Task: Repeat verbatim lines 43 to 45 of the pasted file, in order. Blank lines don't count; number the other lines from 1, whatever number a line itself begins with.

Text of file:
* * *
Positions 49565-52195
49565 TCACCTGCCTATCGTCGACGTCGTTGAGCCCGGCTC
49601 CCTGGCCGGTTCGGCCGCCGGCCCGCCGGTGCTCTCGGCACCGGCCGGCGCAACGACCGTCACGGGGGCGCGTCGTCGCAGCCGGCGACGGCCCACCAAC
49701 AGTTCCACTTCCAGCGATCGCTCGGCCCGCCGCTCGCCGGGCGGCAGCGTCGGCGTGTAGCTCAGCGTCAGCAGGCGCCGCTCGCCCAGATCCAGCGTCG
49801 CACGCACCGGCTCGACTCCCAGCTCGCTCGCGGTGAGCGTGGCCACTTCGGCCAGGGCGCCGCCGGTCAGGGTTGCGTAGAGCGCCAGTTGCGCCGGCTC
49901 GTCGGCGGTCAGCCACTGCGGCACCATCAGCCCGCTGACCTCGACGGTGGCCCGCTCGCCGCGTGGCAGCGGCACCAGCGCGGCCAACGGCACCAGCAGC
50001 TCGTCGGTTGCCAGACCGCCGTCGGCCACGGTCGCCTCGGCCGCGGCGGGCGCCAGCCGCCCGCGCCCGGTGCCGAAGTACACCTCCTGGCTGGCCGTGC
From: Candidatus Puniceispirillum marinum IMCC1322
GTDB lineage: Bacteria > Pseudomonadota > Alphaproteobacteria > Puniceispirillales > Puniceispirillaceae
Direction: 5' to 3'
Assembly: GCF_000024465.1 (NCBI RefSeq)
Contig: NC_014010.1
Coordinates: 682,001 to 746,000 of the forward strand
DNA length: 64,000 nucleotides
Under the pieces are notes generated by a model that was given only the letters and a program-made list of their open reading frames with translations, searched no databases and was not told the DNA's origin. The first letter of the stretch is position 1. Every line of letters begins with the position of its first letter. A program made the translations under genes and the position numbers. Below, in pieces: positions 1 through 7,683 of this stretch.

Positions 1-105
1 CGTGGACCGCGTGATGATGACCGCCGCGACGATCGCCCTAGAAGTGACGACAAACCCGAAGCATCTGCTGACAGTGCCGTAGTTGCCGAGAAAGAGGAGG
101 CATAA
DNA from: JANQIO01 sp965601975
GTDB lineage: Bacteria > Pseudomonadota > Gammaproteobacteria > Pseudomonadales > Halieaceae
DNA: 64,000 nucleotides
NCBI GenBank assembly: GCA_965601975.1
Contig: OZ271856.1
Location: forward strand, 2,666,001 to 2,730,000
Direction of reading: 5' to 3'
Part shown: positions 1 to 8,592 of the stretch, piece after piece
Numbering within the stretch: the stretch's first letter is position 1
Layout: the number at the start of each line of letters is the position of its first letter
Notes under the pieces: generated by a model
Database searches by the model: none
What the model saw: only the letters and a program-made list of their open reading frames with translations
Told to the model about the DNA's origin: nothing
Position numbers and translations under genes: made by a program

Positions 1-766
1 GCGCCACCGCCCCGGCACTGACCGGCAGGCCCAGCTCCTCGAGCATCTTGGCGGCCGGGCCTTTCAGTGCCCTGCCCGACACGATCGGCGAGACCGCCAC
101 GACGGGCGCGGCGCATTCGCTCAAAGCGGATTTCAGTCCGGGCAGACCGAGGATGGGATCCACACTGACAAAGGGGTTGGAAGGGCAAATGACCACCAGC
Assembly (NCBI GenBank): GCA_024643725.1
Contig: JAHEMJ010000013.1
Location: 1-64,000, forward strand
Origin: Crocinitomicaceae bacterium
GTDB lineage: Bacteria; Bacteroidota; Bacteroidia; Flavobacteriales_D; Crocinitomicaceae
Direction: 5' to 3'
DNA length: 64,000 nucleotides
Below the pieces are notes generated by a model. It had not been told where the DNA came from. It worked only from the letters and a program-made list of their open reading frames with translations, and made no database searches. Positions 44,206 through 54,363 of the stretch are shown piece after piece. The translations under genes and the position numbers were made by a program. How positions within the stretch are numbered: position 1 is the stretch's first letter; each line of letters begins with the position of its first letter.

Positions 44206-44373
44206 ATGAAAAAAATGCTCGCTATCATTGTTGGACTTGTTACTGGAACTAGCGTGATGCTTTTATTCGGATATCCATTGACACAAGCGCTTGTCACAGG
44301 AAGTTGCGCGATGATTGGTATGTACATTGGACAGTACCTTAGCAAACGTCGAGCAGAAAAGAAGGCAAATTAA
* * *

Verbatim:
DNA length: 64,000 nucleotides
Below the pieces are notes generated by a model. It had not been told where the DNA came from. It worked only from the letters and a program-made list of their open reading frames with translations, and made no database searches. Positions 44,206 through 54,363 of the stretch are shown piece after piece. The translations under genes and the position numbers were made by a program. How positions within the stretch are numbered: position 1 is the stretch's first letter; each line of letters begins with the position of its first letter.

Positions 44206-44373